Three teams met each day, rotating throughout the day between the three levels of the house with a break for lunch. Twelve different questions had been prepared as stimulation for brainstorming. By the end of the day, each team had addressed four questions, with their input presented on flipcharts – later transcribed by the Library Director. Back at the Library, the Library’s webmaster created a Planning Retreat area on our intranet, complete with photos that had been taken throughout the two days, all the transcribed notes, and a function for adding new comments. Over the next month, the six teams reconvened to pursue the second step of brainstorming – applying some judgment to the ideas, debating pros and cons, and suggesting priorities. These were added to the website, and a library-wide meeting was held in mid-August to present each group’s work.
At the August meeting, a number of similar themes emerged from all the teams, a mix of ideas for new and enhanced services as well as suggestions for improved internal operations. Each team’s ideas built upon the others and there was much productive discussion. We then refined and prioritized the ideas into six goals, invited participation on project teams and set to work in September. Each group will include strategies for engaging our customers in shaping our responses to their information needs.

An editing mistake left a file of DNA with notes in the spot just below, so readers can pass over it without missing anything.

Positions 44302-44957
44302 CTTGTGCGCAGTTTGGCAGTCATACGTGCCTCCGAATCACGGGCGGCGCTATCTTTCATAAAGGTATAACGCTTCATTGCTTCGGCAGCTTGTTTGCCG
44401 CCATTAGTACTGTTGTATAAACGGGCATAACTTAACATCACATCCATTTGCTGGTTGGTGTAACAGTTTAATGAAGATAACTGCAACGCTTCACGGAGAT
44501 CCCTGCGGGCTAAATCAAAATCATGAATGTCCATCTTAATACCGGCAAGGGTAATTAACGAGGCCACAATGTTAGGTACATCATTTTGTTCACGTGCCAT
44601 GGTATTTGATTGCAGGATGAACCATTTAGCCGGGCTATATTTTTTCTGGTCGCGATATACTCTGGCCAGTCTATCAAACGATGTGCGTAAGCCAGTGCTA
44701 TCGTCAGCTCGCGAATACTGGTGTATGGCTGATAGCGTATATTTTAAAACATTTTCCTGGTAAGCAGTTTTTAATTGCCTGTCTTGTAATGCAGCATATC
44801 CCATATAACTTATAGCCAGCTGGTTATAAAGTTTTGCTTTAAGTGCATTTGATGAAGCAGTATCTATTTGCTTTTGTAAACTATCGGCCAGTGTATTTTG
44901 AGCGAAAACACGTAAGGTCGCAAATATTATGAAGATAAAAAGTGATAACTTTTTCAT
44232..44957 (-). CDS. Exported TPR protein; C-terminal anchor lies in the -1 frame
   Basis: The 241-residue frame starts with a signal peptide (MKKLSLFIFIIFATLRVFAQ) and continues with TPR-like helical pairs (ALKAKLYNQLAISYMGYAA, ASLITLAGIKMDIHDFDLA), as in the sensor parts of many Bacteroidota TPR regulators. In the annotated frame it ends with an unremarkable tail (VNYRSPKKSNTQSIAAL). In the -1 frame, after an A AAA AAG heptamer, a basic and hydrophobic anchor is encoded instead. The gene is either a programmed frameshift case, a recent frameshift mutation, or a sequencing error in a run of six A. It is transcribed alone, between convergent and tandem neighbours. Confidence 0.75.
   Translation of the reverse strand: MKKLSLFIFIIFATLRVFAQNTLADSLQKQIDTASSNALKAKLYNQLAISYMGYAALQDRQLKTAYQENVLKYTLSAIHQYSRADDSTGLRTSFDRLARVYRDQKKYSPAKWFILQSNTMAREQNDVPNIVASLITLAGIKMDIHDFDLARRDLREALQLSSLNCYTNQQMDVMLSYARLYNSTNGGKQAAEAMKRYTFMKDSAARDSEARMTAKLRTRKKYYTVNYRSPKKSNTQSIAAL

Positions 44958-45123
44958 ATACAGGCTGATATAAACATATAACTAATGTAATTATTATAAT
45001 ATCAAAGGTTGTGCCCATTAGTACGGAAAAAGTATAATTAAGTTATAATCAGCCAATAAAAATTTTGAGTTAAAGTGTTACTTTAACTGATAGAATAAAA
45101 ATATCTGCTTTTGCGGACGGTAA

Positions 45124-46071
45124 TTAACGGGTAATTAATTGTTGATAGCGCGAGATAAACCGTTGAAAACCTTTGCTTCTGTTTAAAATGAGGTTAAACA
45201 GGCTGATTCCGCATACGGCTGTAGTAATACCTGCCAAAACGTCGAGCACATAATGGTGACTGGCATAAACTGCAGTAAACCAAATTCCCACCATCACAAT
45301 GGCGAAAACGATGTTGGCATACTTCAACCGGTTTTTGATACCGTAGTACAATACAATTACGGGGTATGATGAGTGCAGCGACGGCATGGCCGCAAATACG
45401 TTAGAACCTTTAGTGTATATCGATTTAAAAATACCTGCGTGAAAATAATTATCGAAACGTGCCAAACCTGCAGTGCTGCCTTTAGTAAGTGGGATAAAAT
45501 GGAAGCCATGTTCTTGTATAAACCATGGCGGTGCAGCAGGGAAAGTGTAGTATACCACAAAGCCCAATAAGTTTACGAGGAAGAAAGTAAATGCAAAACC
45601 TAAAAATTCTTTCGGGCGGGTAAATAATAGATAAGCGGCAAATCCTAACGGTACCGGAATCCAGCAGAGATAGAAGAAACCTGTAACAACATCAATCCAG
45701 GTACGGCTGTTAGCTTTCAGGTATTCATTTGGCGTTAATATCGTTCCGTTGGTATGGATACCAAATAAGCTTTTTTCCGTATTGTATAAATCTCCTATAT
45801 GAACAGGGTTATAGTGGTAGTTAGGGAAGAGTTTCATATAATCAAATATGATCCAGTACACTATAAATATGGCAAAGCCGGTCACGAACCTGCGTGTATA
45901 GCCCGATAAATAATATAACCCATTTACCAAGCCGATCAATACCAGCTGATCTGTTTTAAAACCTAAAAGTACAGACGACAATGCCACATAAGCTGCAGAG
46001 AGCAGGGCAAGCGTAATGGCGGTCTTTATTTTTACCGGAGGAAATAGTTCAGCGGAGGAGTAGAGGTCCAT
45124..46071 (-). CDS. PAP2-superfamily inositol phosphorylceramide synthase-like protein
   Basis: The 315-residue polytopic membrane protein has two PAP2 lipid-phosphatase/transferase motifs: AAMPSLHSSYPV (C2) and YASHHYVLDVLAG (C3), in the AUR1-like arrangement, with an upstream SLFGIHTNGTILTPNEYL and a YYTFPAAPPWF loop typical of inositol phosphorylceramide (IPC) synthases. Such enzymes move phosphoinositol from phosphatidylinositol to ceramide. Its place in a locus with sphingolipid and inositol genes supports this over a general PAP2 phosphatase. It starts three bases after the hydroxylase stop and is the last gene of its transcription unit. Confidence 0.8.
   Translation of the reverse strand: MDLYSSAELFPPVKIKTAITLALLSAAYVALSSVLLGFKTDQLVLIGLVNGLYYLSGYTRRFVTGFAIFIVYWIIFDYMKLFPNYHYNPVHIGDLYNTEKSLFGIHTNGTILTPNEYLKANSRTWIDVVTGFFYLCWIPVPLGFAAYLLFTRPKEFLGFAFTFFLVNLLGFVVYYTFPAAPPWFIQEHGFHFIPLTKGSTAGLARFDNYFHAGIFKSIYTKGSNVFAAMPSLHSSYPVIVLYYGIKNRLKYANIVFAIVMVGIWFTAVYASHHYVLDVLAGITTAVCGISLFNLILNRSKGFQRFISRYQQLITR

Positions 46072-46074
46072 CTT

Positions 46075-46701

Some conclusions: This was a lot of fun and very productive. Everyone enjoyed the casual atmosphere of an off-site location (complete with a friendly dog to liven the proceedings!). The team leaders did a superb job of facilitating camaraderie and creativity. Team members learned enormously from each other in conversations that just don’t have time to happen at the workplace. We are currently looking at ways to encourage that inter-departmental communication more explicitly – to keep up the “buzz” as one staff member put it. There was consensus that we should use this process in the future.
A personal note: The hardest thing for me, as Library Director, was to let go and not participate directly in the brainstorming, but rather to orchestrate from behind the scenes and serve as hostess at my home as a way to be engaged in the process. I facilitated the summary sessions back at the Library, and will be working with the library management teams to refine and implement our plan. While the questions we used to stimulate discussion were idiosyncratic to our Library and environment, if anyone is interested, I’d be happy to share them.
Linda Watson, AHIP
The Triple Chapter meeting in New Orleans sponsored
this continuing education course on Sunday, October 28, 2001.
The course was really two for the price of one.
The first part of the course focused on leadership, and the second on